As I write this column, those of us in Louisiana and Texas are bracing for Hurricane Laura. By the time you read this, let's hope we've all come out of it unscathed. Of course, we had a hurricane coming; it's 2020. I suppose Laura wanted to celebrate the 15th anniversary of Katrina (almost to the date). We are used to hurricane season down here and often have time to prepare. We buy lots of food, dry goods, paper goods, bottled water, and plenty of alcohol. It's the same grocery list as the COVID-19 quarantine. We've now transitioned from quarantine drinking to hurricane drinking.
But, as we transition out of the summer months and into the fall with COVID still lingering, things look a little different than they have in the past. We should all be asking ourselves, "Had we known this pandemic was coming, what could we have done differently?" Or better yet, "What can we do in the future to better prepare us for such uncertainty?"
The opportunity lies within us to think ahead (way ahead) into what we desire for our next phase. If you noticed, I used the word "desire." I do believe that we have the ability to create our future by being prepared for different circumstances. You might call it a Plan A and a Plan B. I want to encourage you to keep your eyes beyond November. A wise person once said, "Hope for the best, but plan for the worst." This has been a great year, but who knows what the future holds after November. The health of our industry depends on the health of the individual businesses that keep products moving. As a previous staff member of the NASGW used to say, "Onward and Upward." That phrase is a perfect fit for 2020. So, take those extra precautions now while times are good so we can all continue "onward and upward" after this election, no matter the outcome.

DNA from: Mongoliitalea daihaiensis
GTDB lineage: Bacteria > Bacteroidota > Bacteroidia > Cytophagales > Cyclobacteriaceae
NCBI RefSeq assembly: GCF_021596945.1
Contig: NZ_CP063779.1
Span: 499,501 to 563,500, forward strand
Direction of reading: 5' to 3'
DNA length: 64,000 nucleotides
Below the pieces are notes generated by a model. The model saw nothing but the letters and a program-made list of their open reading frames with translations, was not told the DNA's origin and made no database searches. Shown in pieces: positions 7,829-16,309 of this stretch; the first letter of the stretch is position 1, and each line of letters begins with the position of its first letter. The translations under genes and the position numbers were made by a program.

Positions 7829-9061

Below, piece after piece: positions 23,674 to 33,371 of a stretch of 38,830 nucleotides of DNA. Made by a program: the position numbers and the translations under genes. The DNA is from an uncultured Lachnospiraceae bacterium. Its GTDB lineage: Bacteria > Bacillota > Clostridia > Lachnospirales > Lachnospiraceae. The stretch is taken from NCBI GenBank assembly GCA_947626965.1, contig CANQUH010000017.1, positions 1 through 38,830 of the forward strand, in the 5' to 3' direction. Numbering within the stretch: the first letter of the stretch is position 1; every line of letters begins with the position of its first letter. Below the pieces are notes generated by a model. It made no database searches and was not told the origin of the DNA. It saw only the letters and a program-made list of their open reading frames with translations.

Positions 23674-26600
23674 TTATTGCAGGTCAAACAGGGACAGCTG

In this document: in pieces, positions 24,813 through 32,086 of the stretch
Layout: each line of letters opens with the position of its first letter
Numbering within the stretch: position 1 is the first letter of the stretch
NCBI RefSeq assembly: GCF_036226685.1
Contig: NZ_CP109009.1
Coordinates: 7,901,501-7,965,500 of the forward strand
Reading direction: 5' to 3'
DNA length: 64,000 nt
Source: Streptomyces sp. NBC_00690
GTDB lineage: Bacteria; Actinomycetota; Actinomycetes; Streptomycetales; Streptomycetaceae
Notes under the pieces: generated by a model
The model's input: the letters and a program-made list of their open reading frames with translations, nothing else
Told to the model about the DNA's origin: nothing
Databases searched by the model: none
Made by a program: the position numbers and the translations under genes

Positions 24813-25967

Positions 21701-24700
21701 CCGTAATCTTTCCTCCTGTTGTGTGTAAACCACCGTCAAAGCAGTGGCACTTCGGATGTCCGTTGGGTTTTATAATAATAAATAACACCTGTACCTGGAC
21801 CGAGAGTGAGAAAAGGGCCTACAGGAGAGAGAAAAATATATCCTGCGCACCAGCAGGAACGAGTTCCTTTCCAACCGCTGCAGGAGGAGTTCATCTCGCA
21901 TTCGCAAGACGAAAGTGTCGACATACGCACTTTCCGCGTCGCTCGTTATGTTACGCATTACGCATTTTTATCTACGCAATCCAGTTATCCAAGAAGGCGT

For many of our businesses, we are experiencing record years. I've spoken to many wholesalers who are selling everything they can get their hands on. It is eerie walking through our warehouse and seeing empty shelves. At the same time, other organizations in our industry are struggling for various reasons, particularly the ability to raise funds. Many of these organizations are on the frontlines fighting for our industry-leading up to the elections. Remember to support these industry partners as they fight for all of us. When times are good, help those who help you. We will undoubtedly need their help come November.
It's time to shift our focus forward, due to the decision to cancel this year's NASGW Expo. Although we will miss seeing everyone in October, we must forge ahead and prepare for the next challenge. That challenge, for some of us, might be finding more paper towels and libation mixers. Take care, stay healthy, and hopefully, we will see you in the not too distant future.
Until next time,
Laurie Lipsey Aronson
President and CEO Lipsey's